For close to two decades what had been the Harris & Mallow Clock Factory at the intersection of Route 9 and Georgia Tavern Rd. has sat empty while time and drivers on the major roadway passed it by.
On Thursday crews were on the site tearing the building down in a move that was hailed as a step in the right direction by the township's administration. "This is one of the administration's initiatives to clean up neighborhoods and clean up blighted areas," said Councilman Robert Nicastro. "We understand that it makes the community more attractive and marketable when there's less blight."
Nicastro said the council and the administration worked closely with the building's owners to finally bring down the building. He said the original plan had been for the owner to sell the building but eventually it was realized that "the building was an unsafe building and a blighted building."
Mayor Robert Walsh said there had been several conversations about what could be done as the building continued to be empty. "It was either take it down or we were going to have to step up code enforcement, bring in the DEP, the whole ball of wax," he said. "So he agreed to do it."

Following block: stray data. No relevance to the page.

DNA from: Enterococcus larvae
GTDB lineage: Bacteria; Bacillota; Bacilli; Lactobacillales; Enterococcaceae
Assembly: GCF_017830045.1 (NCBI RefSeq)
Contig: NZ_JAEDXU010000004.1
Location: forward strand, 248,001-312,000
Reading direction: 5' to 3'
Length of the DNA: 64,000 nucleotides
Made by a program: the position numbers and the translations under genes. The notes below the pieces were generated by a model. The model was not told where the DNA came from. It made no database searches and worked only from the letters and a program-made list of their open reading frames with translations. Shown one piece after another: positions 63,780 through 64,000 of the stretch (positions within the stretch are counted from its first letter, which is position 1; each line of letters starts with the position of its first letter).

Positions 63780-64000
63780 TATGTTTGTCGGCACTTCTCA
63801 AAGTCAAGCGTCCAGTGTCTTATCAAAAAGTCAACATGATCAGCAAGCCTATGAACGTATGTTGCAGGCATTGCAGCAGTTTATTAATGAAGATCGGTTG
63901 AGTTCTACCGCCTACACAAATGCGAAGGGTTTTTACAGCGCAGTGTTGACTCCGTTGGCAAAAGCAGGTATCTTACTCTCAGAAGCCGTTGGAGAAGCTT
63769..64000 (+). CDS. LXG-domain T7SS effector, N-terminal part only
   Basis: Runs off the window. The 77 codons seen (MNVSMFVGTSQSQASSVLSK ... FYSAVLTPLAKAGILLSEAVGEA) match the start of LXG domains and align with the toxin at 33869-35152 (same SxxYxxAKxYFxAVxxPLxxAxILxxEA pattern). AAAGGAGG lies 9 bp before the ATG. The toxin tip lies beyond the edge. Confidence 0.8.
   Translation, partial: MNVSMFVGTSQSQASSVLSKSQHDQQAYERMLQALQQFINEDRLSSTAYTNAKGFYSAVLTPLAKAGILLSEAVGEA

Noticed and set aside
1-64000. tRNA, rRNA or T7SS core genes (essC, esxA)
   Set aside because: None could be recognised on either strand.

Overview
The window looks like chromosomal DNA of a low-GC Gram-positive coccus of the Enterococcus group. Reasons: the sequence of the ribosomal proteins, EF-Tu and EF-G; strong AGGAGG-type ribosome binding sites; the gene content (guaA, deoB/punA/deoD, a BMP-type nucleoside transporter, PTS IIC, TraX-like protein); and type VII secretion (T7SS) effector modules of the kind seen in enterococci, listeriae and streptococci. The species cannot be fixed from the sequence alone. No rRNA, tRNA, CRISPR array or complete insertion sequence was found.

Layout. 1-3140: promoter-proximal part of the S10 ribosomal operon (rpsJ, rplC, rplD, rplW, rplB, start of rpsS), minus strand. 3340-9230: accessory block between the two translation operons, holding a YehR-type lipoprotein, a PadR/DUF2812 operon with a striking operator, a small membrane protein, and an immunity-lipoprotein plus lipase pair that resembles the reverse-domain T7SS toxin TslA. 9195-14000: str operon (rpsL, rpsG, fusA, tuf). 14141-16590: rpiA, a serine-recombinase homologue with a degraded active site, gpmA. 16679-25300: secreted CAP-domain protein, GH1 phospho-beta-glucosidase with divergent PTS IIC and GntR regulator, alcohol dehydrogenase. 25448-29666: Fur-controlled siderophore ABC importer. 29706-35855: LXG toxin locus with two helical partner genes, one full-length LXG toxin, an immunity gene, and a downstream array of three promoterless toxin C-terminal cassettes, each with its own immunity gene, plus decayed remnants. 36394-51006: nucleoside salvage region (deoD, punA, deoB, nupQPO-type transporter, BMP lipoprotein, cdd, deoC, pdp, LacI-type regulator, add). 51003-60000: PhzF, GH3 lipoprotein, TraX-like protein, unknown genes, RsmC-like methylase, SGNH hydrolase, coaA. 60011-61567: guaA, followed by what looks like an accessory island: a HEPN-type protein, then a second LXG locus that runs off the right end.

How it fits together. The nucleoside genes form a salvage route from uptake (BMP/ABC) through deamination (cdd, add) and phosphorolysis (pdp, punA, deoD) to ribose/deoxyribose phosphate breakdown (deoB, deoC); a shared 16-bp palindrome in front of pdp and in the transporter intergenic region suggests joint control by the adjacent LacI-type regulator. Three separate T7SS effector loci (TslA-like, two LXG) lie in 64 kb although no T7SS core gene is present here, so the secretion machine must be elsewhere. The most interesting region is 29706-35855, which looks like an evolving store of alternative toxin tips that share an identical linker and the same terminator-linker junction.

The property, which the councilman said was a little over three acres in size could make for an attractive piece of real estate for a variety of businesses as it sits right off Route 9 and just before the entrance to Route 195.
Calling the removal of the building a, "great day in Howell Township," Walsh said he believed a newer more modern building would be a "step in the right direction," from the abandoned structure that is being taken down piece by piece. He said even an empty lot would be better while they wait for something new to be built.
Walsh said that while the building was unoccupied for many years there was very little the township could do about the situation. "They were paying their taxes," he said. "When someone's paying their taxes you don't just have the right to walk in and tell somebody to take down a building."
The clock factory, Nicastro said is just one example of the township working to clean up different areas especially along the commercial corridors like Route 9. Other older, smaller buildings near KFC and Twin Pond Farms have also been demolished with the properties put up for sale. "We're happy that our property maintenance is now kicking in," he said.
By clearing up the corridors Nicastro said it benefits everyone in the town. "It becomes a joint initiative with the whole community where the whole community embraces it and makes Howell more economically viable and livable."
Chamber of Commerce Executive Director Sue Dominguez said her group is also excited to see the site redeveloped once the building is torn down and the property is cleared. "I know it has been an eye sore in Howell for many years for anyone traveling down Route 9 South," she said. "The Chamber is very happy to see the area cleared and hopefully a good business ratable will go in its place."